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The beauty and symbolism of gold, from the Early Bronze Age to the 20th century

Queen Victoria, Queen of the United Kingdom (1819-1901)

Zendagan-e ma dar kuhestan / زندگانی ما در کوهستان / Our Life in the Highlands 1884-85

Manuscript on paper written in black and coloured inks. Illuminations in opaque watercolour and metallic paints. | 21.8 x 15.9 cm (book measurement (conservation)) | RCIN 1005029

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A Persian translation of Our Life in the Highlands: More leaves from the journal of a life in the Highlands, from 1862 to 1882.

In 1868, Queen Victoria caused a sensation when she published selected passages from her personal journals of the royal family's holidays in Scotland. Leaves from the Journal of our Life in the Highlands and its 1884 follow-up, More Leaves..., were international best-sellers of their day.
The Queen’s book even reached a Persian readership. During their first meeting in 1873, Nasir al-Din Shah of Iran told Queen Victoria that he had read her book, having had it translated into Persian. When Queen Victoria published the second volume of her Highland journals she sent a copy to Tehran where Nasir al-Din Shah again ordered a court translator to render the work into Persian.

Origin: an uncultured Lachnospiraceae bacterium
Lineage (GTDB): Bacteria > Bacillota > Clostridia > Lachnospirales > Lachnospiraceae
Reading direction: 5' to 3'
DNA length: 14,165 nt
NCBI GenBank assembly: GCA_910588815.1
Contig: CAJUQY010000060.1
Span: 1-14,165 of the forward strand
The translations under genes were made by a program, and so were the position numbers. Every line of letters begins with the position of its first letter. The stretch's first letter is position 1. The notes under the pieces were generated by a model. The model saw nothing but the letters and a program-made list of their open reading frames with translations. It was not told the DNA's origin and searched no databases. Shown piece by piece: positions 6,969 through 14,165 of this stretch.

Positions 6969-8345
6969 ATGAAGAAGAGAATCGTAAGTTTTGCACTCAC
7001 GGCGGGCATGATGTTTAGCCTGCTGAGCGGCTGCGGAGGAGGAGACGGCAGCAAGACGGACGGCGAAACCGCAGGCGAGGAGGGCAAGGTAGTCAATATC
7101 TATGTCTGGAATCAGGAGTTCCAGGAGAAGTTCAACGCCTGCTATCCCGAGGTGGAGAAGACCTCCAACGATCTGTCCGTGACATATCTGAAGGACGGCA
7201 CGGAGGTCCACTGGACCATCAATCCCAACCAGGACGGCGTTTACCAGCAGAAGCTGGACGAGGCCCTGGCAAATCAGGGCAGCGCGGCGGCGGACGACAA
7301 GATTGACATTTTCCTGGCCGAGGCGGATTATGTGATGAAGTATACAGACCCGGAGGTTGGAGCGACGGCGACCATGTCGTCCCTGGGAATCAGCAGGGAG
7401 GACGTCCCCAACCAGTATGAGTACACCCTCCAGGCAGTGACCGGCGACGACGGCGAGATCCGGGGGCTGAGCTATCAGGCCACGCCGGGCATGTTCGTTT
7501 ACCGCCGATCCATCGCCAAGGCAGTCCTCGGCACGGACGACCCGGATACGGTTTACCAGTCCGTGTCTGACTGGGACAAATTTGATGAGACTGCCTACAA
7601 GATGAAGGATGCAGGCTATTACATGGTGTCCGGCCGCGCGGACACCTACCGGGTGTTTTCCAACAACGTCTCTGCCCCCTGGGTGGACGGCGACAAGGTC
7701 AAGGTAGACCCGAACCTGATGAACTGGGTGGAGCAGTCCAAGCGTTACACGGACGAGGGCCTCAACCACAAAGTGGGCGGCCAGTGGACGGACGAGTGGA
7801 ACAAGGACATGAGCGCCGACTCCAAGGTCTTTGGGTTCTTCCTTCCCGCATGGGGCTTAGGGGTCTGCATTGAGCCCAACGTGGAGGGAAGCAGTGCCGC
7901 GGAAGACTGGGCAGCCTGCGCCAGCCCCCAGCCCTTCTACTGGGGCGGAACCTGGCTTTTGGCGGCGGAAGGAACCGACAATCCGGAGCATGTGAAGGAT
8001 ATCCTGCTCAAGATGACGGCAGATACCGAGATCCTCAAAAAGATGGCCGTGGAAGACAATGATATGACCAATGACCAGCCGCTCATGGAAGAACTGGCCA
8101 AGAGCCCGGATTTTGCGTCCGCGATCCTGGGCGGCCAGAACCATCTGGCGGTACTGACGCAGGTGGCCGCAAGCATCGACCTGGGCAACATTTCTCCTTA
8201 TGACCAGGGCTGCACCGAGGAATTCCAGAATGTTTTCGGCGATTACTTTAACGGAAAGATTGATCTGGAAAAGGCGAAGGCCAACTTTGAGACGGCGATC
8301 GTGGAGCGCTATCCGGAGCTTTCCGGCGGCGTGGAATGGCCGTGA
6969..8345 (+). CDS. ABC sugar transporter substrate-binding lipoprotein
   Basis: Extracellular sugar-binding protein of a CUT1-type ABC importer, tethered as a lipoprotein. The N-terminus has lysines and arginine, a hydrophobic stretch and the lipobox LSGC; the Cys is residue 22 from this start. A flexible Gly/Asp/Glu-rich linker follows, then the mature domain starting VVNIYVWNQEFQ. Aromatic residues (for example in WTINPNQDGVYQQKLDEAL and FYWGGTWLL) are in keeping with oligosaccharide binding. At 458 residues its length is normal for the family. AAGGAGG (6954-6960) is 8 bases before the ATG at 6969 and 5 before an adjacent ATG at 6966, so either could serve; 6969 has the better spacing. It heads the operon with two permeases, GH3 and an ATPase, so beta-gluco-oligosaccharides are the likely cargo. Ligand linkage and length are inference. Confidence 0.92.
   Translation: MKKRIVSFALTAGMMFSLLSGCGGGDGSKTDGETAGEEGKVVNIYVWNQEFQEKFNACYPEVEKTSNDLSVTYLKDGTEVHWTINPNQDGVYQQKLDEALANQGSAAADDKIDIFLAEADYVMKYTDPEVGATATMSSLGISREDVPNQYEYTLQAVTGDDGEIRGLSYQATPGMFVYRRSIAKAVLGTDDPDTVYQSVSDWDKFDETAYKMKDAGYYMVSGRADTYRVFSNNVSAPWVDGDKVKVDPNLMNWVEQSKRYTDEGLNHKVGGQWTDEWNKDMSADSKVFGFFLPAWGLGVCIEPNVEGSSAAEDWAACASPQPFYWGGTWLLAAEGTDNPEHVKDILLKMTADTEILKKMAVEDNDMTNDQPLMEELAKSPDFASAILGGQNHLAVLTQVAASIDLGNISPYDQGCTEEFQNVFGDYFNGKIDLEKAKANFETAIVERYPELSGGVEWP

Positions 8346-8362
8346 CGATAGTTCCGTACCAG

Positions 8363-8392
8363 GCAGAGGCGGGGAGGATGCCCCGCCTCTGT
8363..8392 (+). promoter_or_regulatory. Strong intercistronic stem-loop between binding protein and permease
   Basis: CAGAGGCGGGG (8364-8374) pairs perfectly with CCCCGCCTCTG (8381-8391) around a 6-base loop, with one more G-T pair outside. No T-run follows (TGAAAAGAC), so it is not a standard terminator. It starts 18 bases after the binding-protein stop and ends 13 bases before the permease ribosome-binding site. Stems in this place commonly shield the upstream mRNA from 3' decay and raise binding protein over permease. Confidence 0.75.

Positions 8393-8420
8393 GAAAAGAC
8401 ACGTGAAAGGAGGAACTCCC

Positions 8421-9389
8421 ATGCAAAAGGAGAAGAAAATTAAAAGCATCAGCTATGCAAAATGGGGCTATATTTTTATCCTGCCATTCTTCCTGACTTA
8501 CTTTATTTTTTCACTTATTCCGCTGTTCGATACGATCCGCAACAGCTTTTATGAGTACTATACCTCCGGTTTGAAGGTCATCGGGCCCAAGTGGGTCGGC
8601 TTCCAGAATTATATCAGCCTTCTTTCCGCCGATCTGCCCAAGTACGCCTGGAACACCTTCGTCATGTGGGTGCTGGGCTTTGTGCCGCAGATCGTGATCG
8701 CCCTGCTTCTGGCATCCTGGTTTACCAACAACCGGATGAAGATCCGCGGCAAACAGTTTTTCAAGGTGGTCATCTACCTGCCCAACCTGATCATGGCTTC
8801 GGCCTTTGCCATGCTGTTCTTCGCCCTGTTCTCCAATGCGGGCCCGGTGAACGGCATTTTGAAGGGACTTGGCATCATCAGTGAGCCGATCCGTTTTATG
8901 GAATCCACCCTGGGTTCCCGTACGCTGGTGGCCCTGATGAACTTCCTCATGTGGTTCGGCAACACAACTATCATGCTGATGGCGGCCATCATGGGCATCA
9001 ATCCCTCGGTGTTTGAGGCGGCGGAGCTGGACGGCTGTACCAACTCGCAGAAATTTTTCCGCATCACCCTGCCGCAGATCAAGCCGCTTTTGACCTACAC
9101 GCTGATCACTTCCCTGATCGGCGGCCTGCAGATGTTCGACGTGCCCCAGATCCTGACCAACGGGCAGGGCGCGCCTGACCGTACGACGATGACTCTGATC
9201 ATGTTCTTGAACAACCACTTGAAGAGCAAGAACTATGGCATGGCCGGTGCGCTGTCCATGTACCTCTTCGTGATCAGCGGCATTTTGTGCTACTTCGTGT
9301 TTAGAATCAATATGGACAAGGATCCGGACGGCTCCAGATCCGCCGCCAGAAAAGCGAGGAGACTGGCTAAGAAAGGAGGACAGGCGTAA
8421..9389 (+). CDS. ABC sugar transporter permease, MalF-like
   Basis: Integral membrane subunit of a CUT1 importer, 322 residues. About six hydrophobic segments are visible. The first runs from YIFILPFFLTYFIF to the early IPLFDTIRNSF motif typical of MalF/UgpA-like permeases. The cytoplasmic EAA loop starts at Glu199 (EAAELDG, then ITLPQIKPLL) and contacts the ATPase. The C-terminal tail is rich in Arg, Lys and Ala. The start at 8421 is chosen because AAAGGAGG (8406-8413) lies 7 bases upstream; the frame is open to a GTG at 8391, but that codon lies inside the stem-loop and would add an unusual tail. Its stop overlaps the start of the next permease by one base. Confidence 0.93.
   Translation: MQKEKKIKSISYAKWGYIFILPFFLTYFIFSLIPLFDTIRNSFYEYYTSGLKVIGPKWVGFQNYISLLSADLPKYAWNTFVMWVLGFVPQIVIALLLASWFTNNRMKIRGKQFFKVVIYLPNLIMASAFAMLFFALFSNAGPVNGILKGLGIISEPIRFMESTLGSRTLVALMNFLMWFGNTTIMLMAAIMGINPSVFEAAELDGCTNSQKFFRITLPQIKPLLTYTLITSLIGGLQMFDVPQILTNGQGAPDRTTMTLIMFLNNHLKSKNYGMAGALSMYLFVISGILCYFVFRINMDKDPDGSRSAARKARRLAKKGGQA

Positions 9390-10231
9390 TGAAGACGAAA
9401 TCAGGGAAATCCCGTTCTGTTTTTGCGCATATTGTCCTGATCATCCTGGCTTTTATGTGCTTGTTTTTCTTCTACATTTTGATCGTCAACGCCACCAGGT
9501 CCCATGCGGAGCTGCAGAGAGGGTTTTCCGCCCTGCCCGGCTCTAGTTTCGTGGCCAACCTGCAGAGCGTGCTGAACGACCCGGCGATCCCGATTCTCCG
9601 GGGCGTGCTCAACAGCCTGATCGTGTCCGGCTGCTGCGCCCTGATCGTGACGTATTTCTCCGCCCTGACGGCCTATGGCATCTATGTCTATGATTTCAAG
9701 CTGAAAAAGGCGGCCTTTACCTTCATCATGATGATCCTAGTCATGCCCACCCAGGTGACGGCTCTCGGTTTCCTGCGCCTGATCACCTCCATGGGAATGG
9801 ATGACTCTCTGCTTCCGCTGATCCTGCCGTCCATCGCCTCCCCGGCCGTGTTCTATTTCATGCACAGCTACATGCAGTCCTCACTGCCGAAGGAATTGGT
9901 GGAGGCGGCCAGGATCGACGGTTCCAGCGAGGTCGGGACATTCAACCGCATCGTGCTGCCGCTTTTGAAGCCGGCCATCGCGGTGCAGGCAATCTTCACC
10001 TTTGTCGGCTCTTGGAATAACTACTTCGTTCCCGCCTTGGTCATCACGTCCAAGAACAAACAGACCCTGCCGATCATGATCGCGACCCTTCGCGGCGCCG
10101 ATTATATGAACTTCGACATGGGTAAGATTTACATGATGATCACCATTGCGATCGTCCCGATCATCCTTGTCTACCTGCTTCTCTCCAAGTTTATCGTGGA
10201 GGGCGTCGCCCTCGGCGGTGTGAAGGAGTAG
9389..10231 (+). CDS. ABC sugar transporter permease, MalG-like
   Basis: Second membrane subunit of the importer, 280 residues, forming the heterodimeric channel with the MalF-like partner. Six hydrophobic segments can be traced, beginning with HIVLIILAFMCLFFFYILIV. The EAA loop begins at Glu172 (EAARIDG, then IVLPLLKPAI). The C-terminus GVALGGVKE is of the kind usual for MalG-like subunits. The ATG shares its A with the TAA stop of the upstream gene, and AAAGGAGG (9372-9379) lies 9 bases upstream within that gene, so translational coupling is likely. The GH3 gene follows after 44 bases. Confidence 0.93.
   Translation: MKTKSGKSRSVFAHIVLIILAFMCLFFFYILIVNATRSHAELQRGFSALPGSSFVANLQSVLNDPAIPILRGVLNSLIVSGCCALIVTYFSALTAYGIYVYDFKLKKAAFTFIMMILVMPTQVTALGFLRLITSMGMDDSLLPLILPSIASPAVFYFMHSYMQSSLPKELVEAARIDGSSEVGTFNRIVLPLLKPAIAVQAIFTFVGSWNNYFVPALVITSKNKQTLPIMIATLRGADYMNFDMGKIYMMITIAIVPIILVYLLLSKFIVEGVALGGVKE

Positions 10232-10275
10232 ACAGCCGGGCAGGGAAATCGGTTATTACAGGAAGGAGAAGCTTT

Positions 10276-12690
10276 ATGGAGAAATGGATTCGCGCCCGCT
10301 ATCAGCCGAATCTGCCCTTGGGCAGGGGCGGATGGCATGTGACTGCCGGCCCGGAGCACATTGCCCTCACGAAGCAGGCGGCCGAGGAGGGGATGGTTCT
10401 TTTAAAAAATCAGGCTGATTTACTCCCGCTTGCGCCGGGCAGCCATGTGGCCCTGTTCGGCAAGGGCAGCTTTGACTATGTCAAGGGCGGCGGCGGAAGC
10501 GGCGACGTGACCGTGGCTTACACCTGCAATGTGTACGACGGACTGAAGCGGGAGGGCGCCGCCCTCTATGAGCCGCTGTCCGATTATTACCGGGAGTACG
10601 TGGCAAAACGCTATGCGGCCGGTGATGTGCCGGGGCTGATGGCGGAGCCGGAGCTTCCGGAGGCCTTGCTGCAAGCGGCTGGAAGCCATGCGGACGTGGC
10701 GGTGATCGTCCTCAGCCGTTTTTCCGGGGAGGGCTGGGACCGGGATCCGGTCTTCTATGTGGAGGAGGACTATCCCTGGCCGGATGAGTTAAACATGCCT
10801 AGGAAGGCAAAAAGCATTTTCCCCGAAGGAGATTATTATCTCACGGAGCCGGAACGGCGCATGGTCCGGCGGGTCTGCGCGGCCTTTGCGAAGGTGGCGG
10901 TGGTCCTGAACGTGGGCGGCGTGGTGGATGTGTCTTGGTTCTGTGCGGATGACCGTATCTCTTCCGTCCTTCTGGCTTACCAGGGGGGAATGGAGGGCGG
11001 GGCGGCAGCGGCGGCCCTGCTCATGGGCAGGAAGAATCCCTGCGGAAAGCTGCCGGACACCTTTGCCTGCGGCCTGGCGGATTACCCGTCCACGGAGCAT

This manuscript was commissioned for presentation to the Queen by Robert Murdoch Smith who wrote the following letter to the Royal Librarian on 5 November, 1885: 

My dear Sir Philip Owen,

Just before leaving Persia last May to take up my appointment to the Edinburgh Museum, I was asked by one of the court translators to help him in a little work he was then, by the Shah's personal command, engaged in – a translation Persian of Her Majesty's book "More Leaves into from the Journal of Our Life in the Highlands." The translation was being made from a copy presented by Her Majesty and was in the form of a single copy in manuscript for the shah's own perusal. My help was asked for by the translator regarding a few passages containing Scottish words and proper names which he could not find in the dictionary, and it was owing to this trifling difficulty that I came to know the translation was being made.

Thinking that the manuscript translation of this made for the Shah's personal use might be of interest to her Majesty, I got a second copy written out and left it to be illuminated and bound with covers in imitation of those used in Persia some three or four hundred years ago. I have just received it from Teheran and take the liberty of sending it to you in the hope that you may kindly find the means of presenting it to her Majesty without my appearing presumptuous or indiscreet.

Yours very truly,

R. Murdoch Smith

The binding of this volume is signed by Razi Taleqani, one of the masters of the Majma'-e Dar al-Sanaye', the School of Fine Arts in Tehran devoted to the revival of traditional Iranian arts and crafts during the Qajar period. He was better known as a painter and illuminator and undoubtedly also executed the book’s illuminated frontispiece which includes a large dedication in Persian to Queen Victoria.

The manuscript is contained within a silk bag with waxed lining and strings.